Dorset - Best Place To See Snakes!

Dorset has made it into the Lonely Planet list of best places to visit in 2013.

Under the Snakes Alive category, wildlife reserves in Dorset were itemised for their adder-viewing opportunities.

:: SNAKES IN DORSET - The south-west England county is seen as one of the best places to see snakes. The guide says Dorset boasts the full complement of the UK's snake species. Walk softly on warm spring days to witness adders, newly woken from hibernation, coiled like ammonites.

:: LONDONDERRY, NORTHERN IRELAND - This vibrant, historic, walled city is undergoing a renaissance. The city will buzz throughout 2013, with hundreds of events.

The guidebook asked: ''Will Londonderry's status as European Capital of Culture help to bridge the gaps between Protestants and Catholics?''

:: ROYAL OPERA HOUSE TEA DANCE, LONDON - Chosen as one of the best back-in-time entertainments. The guide talks of huge windows overlooking Covent Garden piazza, while the nimble feet of all ages do the steps and it's all to the accompaniment of the Royal Opera House Dance Band.

:: SHAKESPEARE'S GLOBE THEATRE, LONDON - Also on the back-in-time category. According to the guide, attending a Shakespeare performance here is unlike any other theatrical experience, especially if you stand with the ''groundlings''.

:: TOWER OF LONDON - An entry under the category of unluckiest places in the world. Lonely Planet says it was here that many unlucky nobles met their untimely end at the edge of the executioner's blade. The case of the elderly Countess of Salisbury is raised. Her executioner had to belt after her as she tried to make a run for it before getting the chop in 1541.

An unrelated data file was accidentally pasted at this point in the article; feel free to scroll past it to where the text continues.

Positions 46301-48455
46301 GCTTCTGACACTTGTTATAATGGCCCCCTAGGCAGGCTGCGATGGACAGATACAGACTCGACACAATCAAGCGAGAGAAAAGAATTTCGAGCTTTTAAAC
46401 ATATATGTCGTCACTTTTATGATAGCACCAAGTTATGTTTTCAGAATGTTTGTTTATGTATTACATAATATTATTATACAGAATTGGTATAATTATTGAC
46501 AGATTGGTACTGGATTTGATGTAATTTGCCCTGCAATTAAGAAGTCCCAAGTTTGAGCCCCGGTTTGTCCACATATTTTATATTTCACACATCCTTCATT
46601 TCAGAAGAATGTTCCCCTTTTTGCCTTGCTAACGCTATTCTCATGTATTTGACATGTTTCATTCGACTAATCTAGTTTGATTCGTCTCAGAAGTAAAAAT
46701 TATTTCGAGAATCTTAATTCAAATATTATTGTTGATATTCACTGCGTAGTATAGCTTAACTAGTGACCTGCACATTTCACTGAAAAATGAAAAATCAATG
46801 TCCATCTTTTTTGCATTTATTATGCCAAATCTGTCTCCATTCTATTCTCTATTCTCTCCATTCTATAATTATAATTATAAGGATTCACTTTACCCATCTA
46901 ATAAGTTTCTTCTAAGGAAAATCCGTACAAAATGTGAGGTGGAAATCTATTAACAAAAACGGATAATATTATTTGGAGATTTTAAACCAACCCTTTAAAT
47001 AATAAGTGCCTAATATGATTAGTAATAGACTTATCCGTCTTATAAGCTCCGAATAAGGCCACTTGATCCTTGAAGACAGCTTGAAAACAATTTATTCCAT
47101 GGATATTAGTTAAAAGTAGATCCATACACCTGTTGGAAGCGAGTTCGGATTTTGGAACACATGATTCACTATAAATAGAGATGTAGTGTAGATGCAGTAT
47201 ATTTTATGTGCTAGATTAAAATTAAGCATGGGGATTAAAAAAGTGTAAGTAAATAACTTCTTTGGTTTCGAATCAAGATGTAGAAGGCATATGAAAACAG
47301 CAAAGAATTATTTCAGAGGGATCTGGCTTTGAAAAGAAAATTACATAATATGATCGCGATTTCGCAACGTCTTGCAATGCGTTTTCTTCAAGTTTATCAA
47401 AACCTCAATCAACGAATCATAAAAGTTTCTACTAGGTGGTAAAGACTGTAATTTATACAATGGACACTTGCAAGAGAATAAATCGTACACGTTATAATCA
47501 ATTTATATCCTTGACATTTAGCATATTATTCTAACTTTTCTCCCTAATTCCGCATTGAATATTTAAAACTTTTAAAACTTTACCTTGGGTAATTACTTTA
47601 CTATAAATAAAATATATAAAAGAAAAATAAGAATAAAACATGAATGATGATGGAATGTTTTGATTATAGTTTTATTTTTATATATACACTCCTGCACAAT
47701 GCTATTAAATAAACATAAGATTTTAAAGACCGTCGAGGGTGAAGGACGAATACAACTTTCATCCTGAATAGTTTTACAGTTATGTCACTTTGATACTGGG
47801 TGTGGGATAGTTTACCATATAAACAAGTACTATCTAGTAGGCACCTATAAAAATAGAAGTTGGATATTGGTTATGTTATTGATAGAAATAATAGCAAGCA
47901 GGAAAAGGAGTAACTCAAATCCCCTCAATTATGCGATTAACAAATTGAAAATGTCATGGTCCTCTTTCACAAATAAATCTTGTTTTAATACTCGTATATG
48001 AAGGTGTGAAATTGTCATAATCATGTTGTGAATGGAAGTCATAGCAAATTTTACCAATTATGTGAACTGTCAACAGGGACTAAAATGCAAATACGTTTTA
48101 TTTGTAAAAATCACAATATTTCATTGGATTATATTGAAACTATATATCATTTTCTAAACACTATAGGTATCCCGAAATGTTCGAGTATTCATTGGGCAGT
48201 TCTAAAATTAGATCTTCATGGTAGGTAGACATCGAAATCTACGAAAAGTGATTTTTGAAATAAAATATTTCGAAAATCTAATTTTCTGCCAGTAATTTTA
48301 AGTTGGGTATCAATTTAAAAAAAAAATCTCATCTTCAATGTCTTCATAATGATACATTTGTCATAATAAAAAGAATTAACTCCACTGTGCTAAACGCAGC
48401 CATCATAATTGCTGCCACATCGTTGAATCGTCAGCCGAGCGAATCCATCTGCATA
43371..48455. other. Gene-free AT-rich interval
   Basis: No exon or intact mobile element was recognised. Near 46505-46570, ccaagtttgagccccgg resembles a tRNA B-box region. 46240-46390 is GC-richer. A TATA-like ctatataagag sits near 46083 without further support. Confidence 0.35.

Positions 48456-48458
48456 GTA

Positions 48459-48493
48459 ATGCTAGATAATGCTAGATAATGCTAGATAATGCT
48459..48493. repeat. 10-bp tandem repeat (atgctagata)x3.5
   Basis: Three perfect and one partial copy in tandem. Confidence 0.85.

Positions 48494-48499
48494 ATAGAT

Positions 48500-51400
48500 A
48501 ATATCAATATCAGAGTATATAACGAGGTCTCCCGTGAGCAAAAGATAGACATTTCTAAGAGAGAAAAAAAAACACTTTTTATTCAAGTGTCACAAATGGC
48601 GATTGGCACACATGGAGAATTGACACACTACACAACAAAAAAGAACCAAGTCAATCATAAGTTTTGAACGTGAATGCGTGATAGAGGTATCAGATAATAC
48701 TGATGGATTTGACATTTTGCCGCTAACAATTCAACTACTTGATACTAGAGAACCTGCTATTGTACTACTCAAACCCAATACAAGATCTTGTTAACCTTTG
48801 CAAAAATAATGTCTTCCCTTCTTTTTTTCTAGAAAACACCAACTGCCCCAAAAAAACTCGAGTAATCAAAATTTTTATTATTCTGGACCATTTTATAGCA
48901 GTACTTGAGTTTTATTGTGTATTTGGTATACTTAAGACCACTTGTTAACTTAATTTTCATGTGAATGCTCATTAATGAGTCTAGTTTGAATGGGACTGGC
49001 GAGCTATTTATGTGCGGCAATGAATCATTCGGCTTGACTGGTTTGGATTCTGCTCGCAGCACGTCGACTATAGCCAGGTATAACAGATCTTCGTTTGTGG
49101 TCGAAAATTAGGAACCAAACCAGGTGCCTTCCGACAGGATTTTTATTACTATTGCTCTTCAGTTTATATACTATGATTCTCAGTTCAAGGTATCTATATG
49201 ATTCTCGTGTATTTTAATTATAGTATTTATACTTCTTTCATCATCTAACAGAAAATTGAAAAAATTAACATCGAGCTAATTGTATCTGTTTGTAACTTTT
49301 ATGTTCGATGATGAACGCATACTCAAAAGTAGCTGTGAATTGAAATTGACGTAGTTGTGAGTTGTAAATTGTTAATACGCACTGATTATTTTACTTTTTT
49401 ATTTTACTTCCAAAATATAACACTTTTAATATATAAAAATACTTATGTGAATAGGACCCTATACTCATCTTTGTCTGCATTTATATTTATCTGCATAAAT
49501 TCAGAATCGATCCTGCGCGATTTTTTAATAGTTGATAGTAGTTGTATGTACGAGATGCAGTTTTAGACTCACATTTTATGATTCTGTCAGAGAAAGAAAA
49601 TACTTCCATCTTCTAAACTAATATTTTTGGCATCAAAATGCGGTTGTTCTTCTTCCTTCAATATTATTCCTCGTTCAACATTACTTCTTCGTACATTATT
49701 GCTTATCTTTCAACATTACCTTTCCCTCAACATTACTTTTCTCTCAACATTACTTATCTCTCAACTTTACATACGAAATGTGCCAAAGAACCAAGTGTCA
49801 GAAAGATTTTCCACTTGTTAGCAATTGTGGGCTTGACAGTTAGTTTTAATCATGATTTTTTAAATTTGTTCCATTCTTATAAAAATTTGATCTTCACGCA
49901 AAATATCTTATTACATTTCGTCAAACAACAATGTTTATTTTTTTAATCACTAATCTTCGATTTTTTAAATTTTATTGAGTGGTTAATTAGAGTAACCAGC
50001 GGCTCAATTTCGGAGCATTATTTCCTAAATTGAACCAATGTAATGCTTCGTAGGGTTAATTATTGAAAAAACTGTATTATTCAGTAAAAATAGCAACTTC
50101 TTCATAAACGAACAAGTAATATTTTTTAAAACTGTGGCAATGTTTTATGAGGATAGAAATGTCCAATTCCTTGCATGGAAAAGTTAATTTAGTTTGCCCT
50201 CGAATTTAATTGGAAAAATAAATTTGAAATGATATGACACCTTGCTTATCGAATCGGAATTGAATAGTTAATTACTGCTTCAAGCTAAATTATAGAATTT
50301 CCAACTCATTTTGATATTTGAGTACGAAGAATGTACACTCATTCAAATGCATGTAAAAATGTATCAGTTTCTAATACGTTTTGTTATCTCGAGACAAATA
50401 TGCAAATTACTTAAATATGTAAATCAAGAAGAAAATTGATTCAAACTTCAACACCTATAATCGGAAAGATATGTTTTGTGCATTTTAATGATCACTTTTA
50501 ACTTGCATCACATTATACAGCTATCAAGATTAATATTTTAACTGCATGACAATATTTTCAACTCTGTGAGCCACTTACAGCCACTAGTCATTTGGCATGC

:: CYCLING IN LONDON - The ''Boris Bike'' scheme in London is included in the cities with bike-sharing schemes category. The guide says that on streets more accustomed to red double-decker buses and black taxis, the two-wheeled machines have been a surprising hit.

:: HADRIAN'S WALL, NORTH EAST ENGLAND - Listed as one of the world's great wall walks. The guide says Roman Emperor Hadrian was a lover of Greek culture but ''wasn't so fond of the Scots''. He therefore commenced building a barrier of stone, turf, forts and ditches from Wallsend on the River Tyne to the shores of the Solway Firth to mark out the northernmost reach of his empire.

:: OFFA'S DYKE, ENGLAND-WALES BORDER - Also in the great wall walk category. Offa was King of Mercia in the 8th century who built a wall to keep the Welsh out, except it was more a ditch that was around 180 miles (290km) in length. It traverses a land ''that still feels like a wild frontier'', says the guide.